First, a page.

Traditionally, image processing techniques were the dominant approach for Surgical Tool Segmentation. Since the scenario has changed with the success of Deep Learning algorithms, we would focus more on those. But we would describe one of the methods for reference. Doignon et al. [5] introduced a method based on a combination of various image processing techniques, including the use of hue, saturation, edge detection, region growing, and using shape features to classify regions in an image.

More recently though, García-Peraza-Herrera et al. [7] proposed a real-time tool segmentation method, which uses Fully Convolutional Networks (FCNs) [28] along with Optical Flow based tracking to segment surgical instruments in videos. Due to hardware limitations of running FCN inference in real-time, they use OpticalFlow tracking and assuming somewhat rigidity of the tool and scene for a few frames, they compute affine transformation of the new segmentation mask with respect to the previous one. The segmentation masks are updated as the FCN computes the results; enabling real-time segmentation. However, with today’s hardware and efficient Deep Learning architectures, using a purely Deep Learning system for real-time segmentation is very much possible. More recently, García-Peraza-Herrera et al. [8]

introduced ToolNet, a modified version of the FCN. They introduced 2 different architectures, one which aggregated predictions across multiple scales before calculating the loss, and another which incorporated a multi-scale loss function. They also used the Dice Loss

[29, 24]

, which has shown to be effective for semantic segmentation, especially across unbalanced classes. We also incorporate the Dice Loss in our work. They also used Parametric Rectified Linear Units (PReLU)


, an adaptive version of the Rectified Linear Unit (ReLU) as the activation function. They achieve a Balanced Accuracy of 81.0 % and a mean Intersection over Union (IoU) of 74.4 % on the Da Vinci Robotic (DVR) dataset, which was part of the MICCAI 2015 Endoscopic Vision (EndoVis) Challenge.

Attia et al. [1]

proposed a Hybrid CNN-RNN Encoder-Decoder network for surgical tool segmentation. They used a 7 convolution layered CNN to extract feature maps from the input image. Using just an Encoder-Decoder network produced coarse segmentation masks. To cater for this and to account for spatial dependencies among neighboring pixels and to enforce global spatial consistency, the authors used 4 Long Short Term Memory (LSTM) Recurrent Neural Network (RNN) layers in sequence on the produced encoder feature maps. They then used a decoder network to upsample the feature maps into the final segmentation masks. They achieved a balanced accuracy of 93.3 % and an IoU of 82.7 % with their method on the MICCAI 2016 Endoscopic Vision (EndoVis) Challenge Robotic Instruments dataset.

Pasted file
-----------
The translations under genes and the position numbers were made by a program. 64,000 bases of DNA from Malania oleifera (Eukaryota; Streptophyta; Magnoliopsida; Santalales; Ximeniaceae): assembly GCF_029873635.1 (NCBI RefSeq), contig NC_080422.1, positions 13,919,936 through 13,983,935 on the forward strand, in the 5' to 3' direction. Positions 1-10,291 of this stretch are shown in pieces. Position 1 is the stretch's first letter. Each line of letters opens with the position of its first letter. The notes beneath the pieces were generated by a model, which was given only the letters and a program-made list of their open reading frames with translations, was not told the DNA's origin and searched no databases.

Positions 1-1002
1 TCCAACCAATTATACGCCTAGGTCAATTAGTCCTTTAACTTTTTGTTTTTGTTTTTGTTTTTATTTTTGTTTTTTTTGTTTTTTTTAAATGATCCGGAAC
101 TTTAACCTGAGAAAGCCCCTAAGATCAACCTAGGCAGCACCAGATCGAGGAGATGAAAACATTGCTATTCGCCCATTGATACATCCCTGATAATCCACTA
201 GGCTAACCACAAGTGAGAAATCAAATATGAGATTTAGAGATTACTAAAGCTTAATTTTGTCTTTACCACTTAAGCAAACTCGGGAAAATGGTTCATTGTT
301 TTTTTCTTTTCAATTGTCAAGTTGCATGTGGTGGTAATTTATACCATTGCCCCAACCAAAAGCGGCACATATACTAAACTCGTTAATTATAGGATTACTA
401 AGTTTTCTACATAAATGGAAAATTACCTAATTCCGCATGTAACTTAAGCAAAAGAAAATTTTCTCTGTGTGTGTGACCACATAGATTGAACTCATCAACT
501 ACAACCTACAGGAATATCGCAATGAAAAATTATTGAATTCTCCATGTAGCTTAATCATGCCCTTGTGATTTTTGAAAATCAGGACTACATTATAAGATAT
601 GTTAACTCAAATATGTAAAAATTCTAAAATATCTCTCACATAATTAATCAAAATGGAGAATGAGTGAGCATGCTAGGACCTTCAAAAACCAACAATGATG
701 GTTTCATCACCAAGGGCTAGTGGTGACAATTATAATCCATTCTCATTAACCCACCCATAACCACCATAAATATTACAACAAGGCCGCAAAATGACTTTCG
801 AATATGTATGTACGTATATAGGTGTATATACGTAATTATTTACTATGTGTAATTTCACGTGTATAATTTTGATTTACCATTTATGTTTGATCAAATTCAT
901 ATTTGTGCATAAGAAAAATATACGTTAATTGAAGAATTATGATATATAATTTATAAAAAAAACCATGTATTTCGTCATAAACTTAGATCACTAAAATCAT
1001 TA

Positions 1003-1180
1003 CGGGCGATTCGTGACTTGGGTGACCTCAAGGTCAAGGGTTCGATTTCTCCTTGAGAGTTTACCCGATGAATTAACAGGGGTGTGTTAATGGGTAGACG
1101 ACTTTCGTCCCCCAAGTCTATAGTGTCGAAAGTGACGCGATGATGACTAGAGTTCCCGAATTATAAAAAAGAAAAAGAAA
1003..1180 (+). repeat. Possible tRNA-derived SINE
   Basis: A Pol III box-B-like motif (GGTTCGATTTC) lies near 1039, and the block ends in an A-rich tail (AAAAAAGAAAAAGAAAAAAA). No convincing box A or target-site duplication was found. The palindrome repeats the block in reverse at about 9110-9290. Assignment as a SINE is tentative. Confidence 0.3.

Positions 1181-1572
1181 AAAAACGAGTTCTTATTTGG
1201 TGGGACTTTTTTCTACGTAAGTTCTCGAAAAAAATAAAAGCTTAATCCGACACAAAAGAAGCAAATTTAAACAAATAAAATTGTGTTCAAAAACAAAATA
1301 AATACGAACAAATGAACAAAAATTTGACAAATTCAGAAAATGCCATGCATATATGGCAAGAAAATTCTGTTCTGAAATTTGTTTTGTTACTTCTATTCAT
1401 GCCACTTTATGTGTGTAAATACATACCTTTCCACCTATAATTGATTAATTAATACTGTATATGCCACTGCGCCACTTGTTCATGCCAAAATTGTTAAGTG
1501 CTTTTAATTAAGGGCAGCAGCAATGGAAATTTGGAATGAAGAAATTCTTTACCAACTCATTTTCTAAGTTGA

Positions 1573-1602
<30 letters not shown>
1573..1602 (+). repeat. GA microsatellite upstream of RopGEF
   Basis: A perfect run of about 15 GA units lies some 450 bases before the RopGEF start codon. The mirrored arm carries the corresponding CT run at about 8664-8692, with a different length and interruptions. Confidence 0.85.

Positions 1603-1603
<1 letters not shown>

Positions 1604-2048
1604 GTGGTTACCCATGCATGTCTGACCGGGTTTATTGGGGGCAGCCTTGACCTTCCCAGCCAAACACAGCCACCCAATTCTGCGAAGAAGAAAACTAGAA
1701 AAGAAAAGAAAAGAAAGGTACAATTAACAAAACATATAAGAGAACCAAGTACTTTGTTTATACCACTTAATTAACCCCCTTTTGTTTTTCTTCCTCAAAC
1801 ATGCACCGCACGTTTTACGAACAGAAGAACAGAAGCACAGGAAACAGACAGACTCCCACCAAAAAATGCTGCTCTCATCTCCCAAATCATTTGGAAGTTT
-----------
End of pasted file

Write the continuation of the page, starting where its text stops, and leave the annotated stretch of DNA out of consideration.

Another important advancement in surgical tool segmentation was the segmentation of the tool into it’s constituent parts, i.e., the tool shaft and the tool’s manipulator. This transforms the binary classification/segmentation problem into a 3-class classification problem, where the 3rd category is Background. Pakhomov et al. [30] proposed a 101-layered ResNet [14] model which is casted as a FCN for semantic segmentation. They use Dilated Convolutions [46]

to reduce the down-sampling induced by Convolutional layers without padding. Dilated (also called Atrous) convolutions have proven useful for semantic segmentation as it allows larger receptive fields while keeping the number of network parameters low. They achieved the state of the art results (at the time of their paper) on the MICCAI 2015 EndoVis Challenge Robotic Instruments dataset at 92.3 % Balanced Accuracy for Binary Classification/Segmentation.

Since instrument segmentation and localization are interdependent tasks, Laina et al. [23] utilize that for concurrent segmentation and localization of surgical instruments. Additionally, they frame localization as a heatmap regression problem, where they use landmark points on the instruments with a Gaussian centered around them to generate the groundtruth. They then regress for the heatmaps (one per landmark), which represent the confidence of each pixel to be in the proximity of the groundtruth landmark. This approach makes training easier and stable over regressing over 2D (x, y) coordinates of the landmark points. The authors train jointly for both segmentation and localization, which helps in improving performance for both tasks. They also use a multi-class segmentation approach, similar to [30], but with 5 different classes namely: Left shaft, Right shaft, Left Grasper, Right Grasper, Background. They obtain a Balanced Accuracy of 92.6 % on the MICCAI 2015 EndoVis Challenge.

As we can see from the above approaches, Deep Neural Networks, and CNNs in particular, have been the de facto approach for various tasks in Laprascopic Image and Video analysis in the previous few years. And rightly so since their success in this domain builds upon the success of Deep Learning in general over the last few years. It should also be noted that joint training for multiple objectives has shown to be helpful in training for all the objectives.

That said, all the above methods focus on instrument segmentation. For a better and more complete understanding of a robotic scene, especially considering autonomous robotic surgeries, this is insufficient. We need to know the precise location of not just the tools, but also the organs. Till date, to the best of our knowledge, no such approach for dense instrument and organ segmentation has been explored in literature.

2.2 Semantic Segmentation

Semantic segmentation is the pixel level labeling/classification for any image/video. It is the natural step after success of several deep learning based object detection networks [11, 10, 37, 36, 35, 26], where objects are located by a bounding box. Object detection at pixel level, or getting an accurate object mask, is critical for many applications such as self-driving cars, and especially in our case of robotic surgeries.